Appellant claims the trial court erred in allowing testimony and exhibits concerning the stakeout of July 16-17, 1989, and the results of the search on July 28, 1989. He contends this evidence is inadmissible "other crimes" evidence because he was charged with running a disorderly house only on July 18th. See Drew v. United States, 118 U.S. App. D.C. 11, 15-16, 331 F.2d 85, 89-90 (1964). Appellant is mistaken. To support a conviction under D.C. Code § 22-2722 for keeping a bawdy or disorderly house, the government must prove that the premises are regularly used for the commission of illegal or immoral acts. See Harris v. United States, 315 A.2d 569, 575 (D.C. 1974) (en banc); Killeen v. United States, 224 A.2d 302, 304 (D.C. 1966); Criminal Jury Instructions for the District of Columbia, No. 4.95(2) (3d ed. 1978). *fn1 Thus, evidence from July 16-17 and 28, as well as from July 18, was relevant to show the required regularity of unlawful conduct. See Ali v. United States, 581 A.2d 368, 376-77 (D.C. 1990); Toliver v. United States, 468 A.2d 958, 960-61 (D.C. 1983). Drew evidence is evidence of another crime independent of the crime charged. Jones v. United States, 477 A.2d 231, 237 (D.C. 1984). The evidence from July 16-17 and 28 was not admitted as evidence of another, independent crime. Thus, it was not even arguably admitted for the improper purpose of proving appellant's bad character or Disposition to commit crimes. See Wheeler v. United States, 470 A.2d 761, 769 (D.C. 1983); Willcher v. United States, 408 A.2d 67, 75 (D.C. 1975). Accordingly, the trial court committed no error in admitting this evidence.
Although the statute forbids "keeping" a bawdy or disorderly house, D.C. Code § 22-2722, the standard jury instructions states, see (supra) note 1 -- and the trial court instructed the jury in this case -- that the first element of the offense was "maintaining" the premises in question. Appellant claims there was insufficient evidence to support his conviction for "maintaining" a disorderly house. We must view the evidence in the light most favorable to the government. See Beatty v. United States, 544 A.2d 699, 701 (D.C. 1988). We may reverse only if there is no evidence from which a reasonable jury could find guilt beyond a reasonable doubt. See Shelton v. United States, 505 A.2d 767, 769 (D.C. 1986).
Appellant argues that "maintaining" is synonymous with a legal right to the premises. It would follow that, absent proof appellant owned *fn2 or had legal control of the premises, he could not be found guilty as a matter of law. The trial court noted, in Discussion with counsel, that the standard instructions did not define "maintain." The court therefore supplied its own definition, instructing the jury as follows:
You may find that the defendant maintained the premises in question if you find that the defendant admitted persons to the premises, assigned those persons rooms in the premises, and accepted payments from those persons for the use of the assigned rooms for the purpose of prostitution.
The trial court's instruction was not erroneous. To prove a defendant has "maintained" or "kept" a disorderly house, the government does not have to prove ownership or legal control of the premises. The government only needs to establish that appellant in fact controlled or managed the premises. *fn3 See State v. Weston, 235 Iowa 148, , 15 N.W.2d 922, 923 (1944) ("Ownership of the house is not a necessary element of [keeping a disorderly house], nor is it necessary that the keeper be a lessee or tenant, actual possession or control being sufficient to constitute him such. A keeper is one who controls or manages the premises."); Curley v. State, 215 Md. 382, , 137 A.2d 640, 644 (1958) (keeping and maintaining disorderly house "does not respect ownership or proprietorship, but the conduct of the place").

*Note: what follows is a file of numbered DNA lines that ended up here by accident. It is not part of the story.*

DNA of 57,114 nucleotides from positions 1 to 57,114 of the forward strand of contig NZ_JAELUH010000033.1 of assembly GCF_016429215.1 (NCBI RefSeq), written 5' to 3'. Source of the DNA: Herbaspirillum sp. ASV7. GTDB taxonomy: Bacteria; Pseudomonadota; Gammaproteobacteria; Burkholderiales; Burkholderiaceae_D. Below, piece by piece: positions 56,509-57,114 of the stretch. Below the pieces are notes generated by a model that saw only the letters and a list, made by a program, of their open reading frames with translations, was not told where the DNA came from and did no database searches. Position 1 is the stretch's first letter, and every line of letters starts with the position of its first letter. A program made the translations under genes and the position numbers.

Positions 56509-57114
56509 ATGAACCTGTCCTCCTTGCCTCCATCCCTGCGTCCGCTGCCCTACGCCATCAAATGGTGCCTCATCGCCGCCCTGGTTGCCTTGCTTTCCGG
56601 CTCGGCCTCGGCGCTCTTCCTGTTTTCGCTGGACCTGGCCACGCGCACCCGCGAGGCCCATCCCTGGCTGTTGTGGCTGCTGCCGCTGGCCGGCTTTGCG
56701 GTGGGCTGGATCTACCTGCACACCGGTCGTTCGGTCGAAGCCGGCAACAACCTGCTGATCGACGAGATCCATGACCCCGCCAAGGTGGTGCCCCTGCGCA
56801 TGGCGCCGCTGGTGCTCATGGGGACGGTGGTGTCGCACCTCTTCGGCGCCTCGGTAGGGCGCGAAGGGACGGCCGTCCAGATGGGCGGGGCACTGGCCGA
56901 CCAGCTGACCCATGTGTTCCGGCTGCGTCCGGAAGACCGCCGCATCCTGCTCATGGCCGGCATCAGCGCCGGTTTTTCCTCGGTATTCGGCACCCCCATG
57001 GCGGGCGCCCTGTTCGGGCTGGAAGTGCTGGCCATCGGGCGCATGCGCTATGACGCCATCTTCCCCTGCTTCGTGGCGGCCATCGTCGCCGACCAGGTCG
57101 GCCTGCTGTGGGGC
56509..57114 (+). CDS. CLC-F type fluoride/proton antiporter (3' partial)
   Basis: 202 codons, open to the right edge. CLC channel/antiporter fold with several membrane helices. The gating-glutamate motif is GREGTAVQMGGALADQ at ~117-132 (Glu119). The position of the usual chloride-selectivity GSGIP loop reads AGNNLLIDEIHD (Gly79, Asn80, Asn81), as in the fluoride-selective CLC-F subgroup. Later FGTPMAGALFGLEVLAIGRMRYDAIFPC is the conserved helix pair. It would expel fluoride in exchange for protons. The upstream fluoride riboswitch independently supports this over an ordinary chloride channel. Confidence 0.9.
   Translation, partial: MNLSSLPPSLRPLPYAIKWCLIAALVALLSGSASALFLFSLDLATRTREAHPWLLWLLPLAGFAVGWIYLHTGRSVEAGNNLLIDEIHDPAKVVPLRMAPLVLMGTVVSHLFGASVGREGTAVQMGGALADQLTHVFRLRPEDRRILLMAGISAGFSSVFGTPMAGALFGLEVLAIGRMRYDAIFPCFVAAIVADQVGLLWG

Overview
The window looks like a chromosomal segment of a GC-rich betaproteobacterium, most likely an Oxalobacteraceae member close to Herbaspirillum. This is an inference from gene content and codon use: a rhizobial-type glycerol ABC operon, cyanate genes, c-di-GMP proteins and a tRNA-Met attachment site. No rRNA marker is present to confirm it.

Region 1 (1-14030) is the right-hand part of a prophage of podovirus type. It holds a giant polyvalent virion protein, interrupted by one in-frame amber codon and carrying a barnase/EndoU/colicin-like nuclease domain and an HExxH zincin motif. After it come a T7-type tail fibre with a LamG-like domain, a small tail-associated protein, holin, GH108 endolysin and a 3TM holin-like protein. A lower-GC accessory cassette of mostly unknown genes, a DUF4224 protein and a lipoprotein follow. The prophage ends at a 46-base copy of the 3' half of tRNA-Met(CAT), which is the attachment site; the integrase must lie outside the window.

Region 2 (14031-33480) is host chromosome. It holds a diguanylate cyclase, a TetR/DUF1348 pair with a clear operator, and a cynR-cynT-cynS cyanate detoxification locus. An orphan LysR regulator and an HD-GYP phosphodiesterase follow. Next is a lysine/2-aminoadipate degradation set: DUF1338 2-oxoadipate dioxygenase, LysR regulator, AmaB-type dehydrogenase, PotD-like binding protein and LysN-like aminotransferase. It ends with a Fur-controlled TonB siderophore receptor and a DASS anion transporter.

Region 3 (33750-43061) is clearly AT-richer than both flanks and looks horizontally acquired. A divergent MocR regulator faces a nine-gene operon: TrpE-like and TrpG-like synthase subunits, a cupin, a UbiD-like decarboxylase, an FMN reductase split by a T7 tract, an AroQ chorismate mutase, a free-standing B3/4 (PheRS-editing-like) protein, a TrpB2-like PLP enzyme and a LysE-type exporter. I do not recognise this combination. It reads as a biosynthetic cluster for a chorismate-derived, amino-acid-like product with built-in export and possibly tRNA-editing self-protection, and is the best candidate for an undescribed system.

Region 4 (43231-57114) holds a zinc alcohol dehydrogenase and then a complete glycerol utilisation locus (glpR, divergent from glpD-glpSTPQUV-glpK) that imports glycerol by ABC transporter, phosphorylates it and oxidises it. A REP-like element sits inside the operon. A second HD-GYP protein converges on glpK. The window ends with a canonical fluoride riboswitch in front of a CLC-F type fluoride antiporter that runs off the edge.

Appellant notes our use of the word "proprietor" in Harris and accordingly suggests that, despite other definitions in other jurisdictions, ownership of a disorderly house is required for conviction under § 22-2722. In Harris we noted that, "to constitute the offense of keeping a bawdy or disorderly house . . . the government must prove . . . the proprietor knows or should know of the acts and does nothing to prevent them." 315 A.2d at 575. That language must be read in context: defendant-appellant admitted to owning and running a homosexual health club. Id. at 570. The question whether § 22-2722 required ownership, therefore, was not before the court. We characterized the defendant as a "proprietor" simply because that was, in effect, how he described himself, not because conviction required a legal interest in the premises. Harris, therefore, stands merely for the proposition that the government must prove a defendant knew or should have known of the acts alleged -- the third element of the offense. See (supra) note 1.
There is ample evidence of record here to support a finding that appellant knew the premises where he operated was a house of prostitution. Indeed, there was ample evidence, see (supra) Part I, from which a reasonable juror could find, based on the trial court's proper instruction, that appellant's conduct reflected all the elements of "maintaining" or "keeping" a bawdy or disorderly house.